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MIDAS Seminar Series Presents: Smita Krishnaswamy, Detection structure and patterns in big biomedical data
October 4, 2019 @ 3:00 pm - 4:00 pm
Forum Hall, Palmer Commons
Smita Krishnaswamy, Assistant Professor, Genetics and Computer Science, Yale School of Medicine
Title: Learning Representations for Enabling Insight Into Big Biomedical Data
Abstract: High-throughput, high-dimensional data have become ubiquitous in the biomedical and health sciences as a result of breakthroughs in measurement technologies like single cell RNA-sequencing, as well as vast improvements in health record data collection and storage. While these large datasets containing millions of cellular or patient observations hold great potential for understanding generative state space of the data, as well as drivers of differentiation, disease and progression, they also pose new challenges in terms of noise, missing data, measurement artifacts, and the so-called “curse of dimensionality.” In this talk I will cover methods for learning intrinsic representations of this data that extract data geometry from noise, artifact and density, and further show how such representations can be used for downstream analysis tasks such as data generation that fills in missing sparse regions of the manifold (SUGAR), manifold alignment (Harmonic Alignment), archetypal analysis (AAnet) and dynamics modeling (DyMON and TraectoryNet).
Bio: Smita Krishnaswamy was trained as a computer scientist with a Ph.D. from the University of Michigan’s EECS department where her research focused on algorithms for automated synthesis and verification of nanoscale logic circuits that exhibit probabilistic effects. During her Ph.D., she received a best paper award at DATE 2005 (a top conference in the field of design automation), and an outstanding dissertation award. She published numerous first-author papers on probabilistic network models and algorithms for VLSICAD. In addition, her dissertation was published as a book by Springer in 2013. Following her Ph.D., she joined IBM’s TJ Watson Research Center as a scientist in the systems division, where she focused on formal methods for automated error detection. Her Deltasyn algorithm was eventually utilized in IBMs p and z series high-performance chips. She then switched her research efforts to biology. Her postdoctoral training was completed at Columbia University in the systems biology department where she focused on learning computational models of cellular signaling from single-cell mass cytometry data.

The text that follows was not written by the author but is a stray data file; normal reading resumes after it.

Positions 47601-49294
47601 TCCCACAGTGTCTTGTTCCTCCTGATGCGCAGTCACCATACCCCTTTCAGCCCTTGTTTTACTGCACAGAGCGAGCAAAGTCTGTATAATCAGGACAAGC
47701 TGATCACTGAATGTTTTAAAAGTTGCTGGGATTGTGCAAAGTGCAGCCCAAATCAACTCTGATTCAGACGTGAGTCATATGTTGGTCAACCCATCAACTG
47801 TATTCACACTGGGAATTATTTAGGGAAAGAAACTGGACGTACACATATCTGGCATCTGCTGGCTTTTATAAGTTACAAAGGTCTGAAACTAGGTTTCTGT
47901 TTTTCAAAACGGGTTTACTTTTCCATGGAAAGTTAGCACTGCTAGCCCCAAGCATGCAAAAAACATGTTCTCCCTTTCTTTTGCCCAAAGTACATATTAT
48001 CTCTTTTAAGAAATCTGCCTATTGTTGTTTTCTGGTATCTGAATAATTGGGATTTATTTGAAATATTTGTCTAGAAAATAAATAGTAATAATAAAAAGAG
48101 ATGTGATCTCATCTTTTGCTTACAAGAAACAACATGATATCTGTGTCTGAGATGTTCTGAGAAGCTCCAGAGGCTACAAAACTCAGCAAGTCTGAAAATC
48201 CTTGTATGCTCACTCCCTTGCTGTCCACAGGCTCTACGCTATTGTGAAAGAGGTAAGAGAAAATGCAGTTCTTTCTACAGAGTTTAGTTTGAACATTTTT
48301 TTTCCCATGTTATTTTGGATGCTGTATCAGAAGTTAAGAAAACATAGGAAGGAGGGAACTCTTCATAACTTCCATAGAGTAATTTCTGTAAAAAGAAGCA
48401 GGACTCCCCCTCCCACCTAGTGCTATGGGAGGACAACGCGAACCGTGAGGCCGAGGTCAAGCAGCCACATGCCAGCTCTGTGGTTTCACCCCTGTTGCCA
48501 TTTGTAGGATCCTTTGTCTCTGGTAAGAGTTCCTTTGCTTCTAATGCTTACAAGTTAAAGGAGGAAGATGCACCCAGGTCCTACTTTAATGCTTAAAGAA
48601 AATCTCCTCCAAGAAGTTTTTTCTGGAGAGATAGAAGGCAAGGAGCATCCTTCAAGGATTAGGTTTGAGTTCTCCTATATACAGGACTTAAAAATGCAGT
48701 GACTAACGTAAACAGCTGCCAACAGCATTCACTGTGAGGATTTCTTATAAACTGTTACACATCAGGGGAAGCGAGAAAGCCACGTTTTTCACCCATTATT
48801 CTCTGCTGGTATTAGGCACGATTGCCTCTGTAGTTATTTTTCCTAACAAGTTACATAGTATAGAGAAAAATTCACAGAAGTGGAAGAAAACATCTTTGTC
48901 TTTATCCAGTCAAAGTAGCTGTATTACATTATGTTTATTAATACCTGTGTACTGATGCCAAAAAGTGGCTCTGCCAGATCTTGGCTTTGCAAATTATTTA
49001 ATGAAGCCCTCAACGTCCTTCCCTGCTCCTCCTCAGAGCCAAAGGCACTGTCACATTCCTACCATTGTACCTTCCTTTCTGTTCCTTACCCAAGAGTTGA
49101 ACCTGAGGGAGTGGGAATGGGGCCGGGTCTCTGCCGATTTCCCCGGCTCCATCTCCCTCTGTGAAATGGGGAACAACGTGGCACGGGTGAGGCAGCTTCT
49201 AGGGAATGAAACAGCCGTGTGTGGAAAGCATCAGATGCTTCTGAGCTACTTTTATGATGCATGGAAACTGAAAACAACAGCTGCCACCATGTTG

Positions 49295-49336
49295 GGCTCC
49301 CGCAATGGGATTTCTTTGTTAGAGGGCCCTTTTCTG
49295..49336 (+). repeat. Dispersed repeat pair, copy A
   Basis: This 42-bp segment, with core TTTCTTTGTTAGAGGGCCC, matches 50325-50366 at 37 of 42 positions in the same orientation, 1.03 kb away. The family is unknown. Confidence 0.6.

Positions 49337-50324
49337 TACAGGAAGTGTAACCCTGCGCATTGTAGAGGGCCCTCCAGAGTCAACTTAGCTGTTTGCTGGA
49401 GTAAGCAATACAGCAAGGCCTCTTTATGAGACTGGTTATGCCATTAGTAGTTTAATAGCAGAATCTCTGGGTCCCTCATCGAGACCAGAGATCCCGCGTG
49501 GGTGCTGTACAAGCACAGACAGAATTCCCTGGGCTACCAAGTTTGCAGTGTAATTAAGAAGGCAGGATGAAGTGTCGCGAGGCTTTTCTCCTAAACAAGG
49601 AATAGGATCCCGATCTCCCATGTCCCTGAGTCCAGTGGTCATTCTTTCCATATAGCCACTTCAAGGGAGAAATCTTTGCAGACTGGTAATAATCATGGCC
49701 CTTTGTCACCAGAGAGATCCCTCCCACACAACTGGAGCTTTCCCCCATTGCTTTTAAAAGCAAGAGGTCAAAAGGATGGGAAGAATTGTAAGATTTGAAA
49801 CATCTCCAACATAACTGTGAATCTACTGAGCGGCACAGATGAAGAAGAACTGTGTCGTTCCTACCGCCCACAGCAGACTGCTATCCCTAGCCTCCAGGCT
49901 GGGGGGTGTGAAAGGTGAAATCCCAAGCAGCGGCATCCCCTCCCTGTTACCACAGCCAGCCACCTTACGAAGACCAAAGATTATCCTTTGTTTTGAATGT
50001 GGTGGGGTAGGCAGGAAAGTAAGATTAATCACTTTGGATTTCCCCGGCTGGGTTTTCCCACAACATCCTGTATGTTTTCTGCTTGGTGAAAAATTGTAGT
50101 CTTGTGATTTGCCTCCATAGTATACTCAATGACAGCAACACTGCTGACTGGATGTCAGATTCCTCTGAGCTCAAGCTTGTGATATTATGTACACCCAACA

Although technologies such as mass cytometry, and single-cell RNA sequencing, are able to generate high-dimensional high-throughput single-cell data, the computational, modeling and visualization techniques needed to analyze and make sense of this data are still lacking. Smita’s research addresses this challenge by developing scalable computational methods for analyzing and learning predictive network models from massive biological datasets. Her methods for characterizing interactions in cellular signaling networks, published in a recent Science paper, reveal the computation performed by cells as they process signals in terms of stochastic response functions. Smita, along with experimental collaborators, have applied these methods to T cell signaling and have found that signaling response functions are reconfigured through differentiation and disease. For example, Smita and her collaborators found that subtle alterations in receptor-proximal signaling in non-obese diabetic (NOD) mice are amplified through signaling cascades leading to larger defects in downstream signals responsible for damping immune response. Her ongoing work involves creating more sophisticated and accurate models of transformational biological processes by combining both single-cell signaling and genomic data. At Yale, she is creating a forward-looking and interdisciplinary research group that is focused on developing computational techniques to solve today’s challenging biological and medical problems.